Only three days after returning from a six-week stint on the IL with a hip strain, Buxton is facing the prospect of another extended period of time off the field amid the best season of his career -- and none of it is through any fault of his own.
What's Buxton supposed to do when he's standing in the batter's box and he can't get out of the way of a 94 mph fastball that runs up and in?
"I saw him during the game, and there were a lot of different emotions," Baldelli said. "He’s beyond upset. And that’s what I would expect from him. ... I think the number of traumas, physically, that he’s had to deal with, and because of that, emotionally, when you have to deal with that many types of things, difficult things, it’s hard on you."
Whether it's frustration, helplessness, anger -- or, likely, some combination of all of those -- Baldelli can, unfortunately, relate to those emotions all too well.
The Twins' skipper notably started his own playing career in 2003 with a third-place finish in AL Rookie of the Year Award voting as he showed off a true five-tool skill set, drawing comparisons to some of the greatest to play the game, and he was seemingly primed to ride all of that immense natural talent to a long, productive career.
Instead, after appearing in 292 games across his first two big league seasons, Baldelli only made it into 227 contests across the next six.
First came the torn ACL and the Tommy John surgery -- both results of freak injuries -- that cost him the entire 2005 season and much of '06. Then came the recurring hamstring issues. And, worst of all, that all led to the persistent fatigue and muscle challenges that eventually culminated in his diagnosis with a rare mitochondrial disease that pushed him to an early retirement at age 29.
"The only ways that I knew how to deal with them was trying not to complain, just dealing with whatever came my way," Baldelli said. "But in actuality, I was probably very depressed and probably was not quite acting in the way that I thought I was, and didn’t really know what to do at times.
"And probably, a lot of the time, I just wanted to be left alone to deal with all of the struggles that I was dealing with. That was easier, to just be left alone, than it was to have to deal with them every day and have to discuss them every day. It’s a very, very difficult thing to be asked to do."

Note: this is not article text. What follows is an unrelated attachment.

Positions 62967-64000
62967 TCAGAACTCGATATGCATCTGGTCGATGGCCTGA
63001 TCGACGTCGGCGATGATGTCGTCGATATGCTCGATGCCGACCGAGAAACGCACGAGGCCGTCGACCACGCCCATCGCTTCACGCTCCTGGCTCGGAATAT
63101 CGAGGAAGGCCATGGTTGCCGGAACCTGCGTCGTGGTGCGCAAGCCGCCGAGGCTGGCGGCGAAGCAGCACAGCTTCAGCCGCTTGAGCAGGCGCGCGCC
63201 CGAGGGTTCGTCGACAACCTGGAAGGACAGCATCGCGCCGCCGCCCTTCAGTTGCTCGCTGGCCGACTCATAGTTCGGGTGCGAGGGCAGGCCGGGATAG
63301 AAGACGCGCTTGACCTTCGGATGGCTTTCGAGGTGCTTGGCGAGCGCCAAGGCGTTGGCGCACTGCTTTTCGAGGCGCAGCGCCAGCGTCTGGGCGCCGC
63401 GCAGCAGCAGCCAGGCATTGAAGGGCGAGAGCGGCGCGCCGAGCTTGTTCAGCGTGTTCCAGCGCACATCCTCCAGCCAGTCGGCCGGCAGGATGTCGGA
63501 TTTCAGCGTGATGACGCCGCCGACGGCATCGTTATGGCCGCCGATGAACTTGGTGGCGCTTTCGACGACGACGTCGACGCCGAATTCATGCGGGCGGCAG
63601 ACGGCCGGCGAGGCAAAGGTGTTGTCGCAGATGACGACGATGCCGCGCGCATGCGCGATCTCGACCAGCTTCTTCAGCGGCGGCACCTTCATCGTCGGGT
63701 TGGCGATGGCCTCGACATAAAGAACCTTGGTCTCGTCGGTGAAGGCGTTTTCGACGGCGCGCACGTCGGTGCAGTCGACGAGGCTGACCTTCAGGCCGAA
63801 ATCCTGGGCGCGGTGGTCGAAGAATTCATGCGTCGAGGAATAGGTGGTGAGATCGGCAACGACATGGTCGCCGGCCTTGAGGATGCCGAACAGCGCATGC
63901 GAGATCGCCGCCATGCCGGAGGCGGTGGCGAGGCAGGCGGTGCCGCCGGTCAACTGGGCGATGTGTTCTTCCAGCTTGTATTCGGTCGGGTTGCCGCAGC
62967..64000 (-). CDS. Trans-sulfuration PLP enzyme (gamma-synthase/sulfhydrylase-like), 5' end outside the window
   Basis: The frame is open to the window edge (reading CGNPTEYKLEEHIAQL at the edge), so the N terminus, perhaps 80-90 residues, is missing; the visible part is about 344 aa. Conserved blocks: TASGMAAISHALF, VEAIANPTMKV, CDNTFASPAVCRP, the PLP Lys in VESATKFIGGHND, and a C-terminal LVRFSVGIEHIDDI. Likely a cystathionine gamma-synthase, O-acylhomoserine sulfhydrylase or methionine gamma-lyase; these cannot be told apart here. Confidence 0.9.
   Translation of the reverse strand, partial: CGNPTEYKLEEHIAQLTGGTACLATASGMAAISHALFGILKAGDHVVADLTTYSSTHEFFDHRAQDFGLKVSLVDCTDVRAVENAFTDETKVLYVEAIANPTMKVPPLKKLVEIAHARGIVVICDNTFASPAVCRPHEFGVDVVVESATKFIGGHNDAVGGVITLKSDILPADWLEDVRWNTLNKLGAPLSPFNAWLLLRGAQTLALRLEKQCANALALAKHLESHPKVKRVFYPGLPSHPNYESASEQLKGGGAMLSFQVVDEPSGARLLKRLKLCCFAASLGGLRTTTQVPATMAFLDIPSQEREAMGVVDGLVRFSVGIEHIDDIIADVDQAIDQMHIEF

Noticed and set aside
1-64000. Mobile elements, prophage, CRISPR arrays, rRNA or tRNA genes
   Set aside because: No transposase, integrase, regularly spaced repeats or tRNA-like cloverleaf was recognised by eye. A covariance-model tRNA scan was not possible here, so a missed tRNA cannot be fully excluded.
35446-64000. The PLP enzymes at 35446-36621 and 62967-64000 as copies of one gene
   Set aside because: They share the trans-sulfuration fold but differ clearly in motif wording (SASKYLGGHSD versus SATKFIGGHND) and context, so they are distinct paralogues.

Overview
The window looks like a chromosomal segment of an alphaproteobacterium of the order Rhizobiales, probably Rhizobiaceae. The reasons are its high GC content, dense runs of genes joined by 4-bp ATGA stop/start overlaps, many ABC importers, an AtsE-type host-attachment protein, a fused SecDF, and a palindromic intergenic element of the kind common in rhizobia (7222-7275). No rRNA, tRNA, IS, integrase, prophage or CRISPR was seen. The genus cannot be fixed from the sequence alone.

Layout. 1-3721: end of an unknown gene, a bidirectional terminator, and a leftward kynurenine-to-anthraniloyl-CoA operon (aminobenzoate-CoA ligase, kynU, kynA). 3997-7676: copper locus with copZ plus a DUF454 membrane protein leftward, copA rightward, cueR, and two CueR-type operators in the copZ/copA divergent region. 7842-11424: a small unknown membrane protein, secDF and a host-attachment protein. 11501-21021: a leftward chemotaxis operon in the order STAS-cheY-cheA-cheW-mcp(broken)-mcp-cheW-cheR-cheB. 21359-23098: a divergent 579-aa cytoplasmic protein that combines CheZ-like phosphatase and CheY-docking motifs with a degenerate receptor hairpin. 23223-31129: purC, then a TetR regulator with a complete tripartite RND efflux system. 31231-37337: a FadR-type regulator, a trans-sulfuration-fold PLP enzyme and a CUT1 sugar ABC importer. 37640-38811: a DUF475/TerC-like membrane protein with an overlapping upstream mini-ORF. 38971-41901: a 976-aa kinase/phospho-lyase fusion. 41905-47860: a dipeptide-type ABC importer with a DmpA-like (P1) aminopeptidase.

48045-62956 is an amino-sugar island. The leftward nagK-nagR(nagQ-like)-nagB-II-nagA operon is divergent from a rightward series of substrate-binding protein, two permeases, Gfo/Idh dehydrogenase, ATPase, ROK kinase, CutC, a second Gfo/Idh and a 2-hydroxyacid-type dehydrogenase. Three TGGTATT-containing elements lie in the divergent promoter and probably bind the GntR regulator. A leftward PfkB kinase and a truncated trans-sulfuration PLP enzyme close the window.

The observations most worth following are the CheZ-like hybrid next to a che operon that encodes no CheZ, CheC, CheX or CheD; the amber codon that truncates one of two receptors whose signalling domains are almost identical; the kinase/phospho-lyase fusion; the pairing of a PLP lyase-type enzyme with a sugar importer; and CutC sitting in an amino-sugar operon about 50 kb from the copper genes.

Baldelli went on to praise Buxton's continued mental fortitude in the face of all of these setbacks, which have recently included a bruised right wrist, concussion-like symptoms and a season-ending collision with the wall and shoulder surgery in 2019, a hit-by-pitch in the helmet that caused more concussion-like symptoms at the end of '20 -- and now in '21, hamstring and hip troubles and this hit-by-pitch.
"Yeah, he's incredibly strong," Baldelli said. "He has had to deal with a lot, but he usually deals with it by continually moving forward. He doesn't really look back very often. He doesn't complain very often. He doesn't do much to get in his way."
But as Baldelli himself indicated, there's sometimes more underneath the surface than meets the eye -- and he just hopes to put himself in a position to use his own experiences to be there for Buxton however he can.
"I think Buck and I understand each other very well, I’d say," Baldelli said. "We know where each other is coming from. I have great respect for him, and I think it’s mutual. And we are always having some sort of pretty meaningful conversations. And we’ve had to have some of those conversations over the last few years."
As the years dragged on and Baldelli continued to deal with the frustrations of his own playing career, he didn't have a wife and kids of his own and needed to find his own ways to distract himself from the challenges wrought by his body. He bought a bass guitar, he said, to try and keep his mind off of the situation and spent as much time as he could around his loved ones or close friends.
Fortunately, Buxton has his wife, Lindsey, and his sons, Brixton and Blaze, to lean on in these times. He has remarked several times throughout the season that the increased perspective brought by his children has helped him to have more fun with baseball and treat it like the game that it is.
Buxton's teammates -- and the whole clubhouse -- will continue to be there for him, too. And they know they'll get through this together.
"We just want to be there to support him and help him get through this and deal with this, because it’s not easy," Baldelli said. "It’s not as easy as getting hit on the hand, being a little bit angry or disappointed and then giving it four to six weeks to heal. ... It goes beyond that when you’ve had to deal with the types of things that he’s dealt with.
"The things that he's had to deal with, that would put a lot of people off to the side," he added. "I don't know how some others would come back from this stuff. He's dealt with it over and over again and it keeps coming back. It's impressive, and I think it impresses the people in the clubhouse as well. We wish we wouldn't have to deal with these things, but Buck's a guy that can deal with it. He may not feel like it at different times, but he certainly can."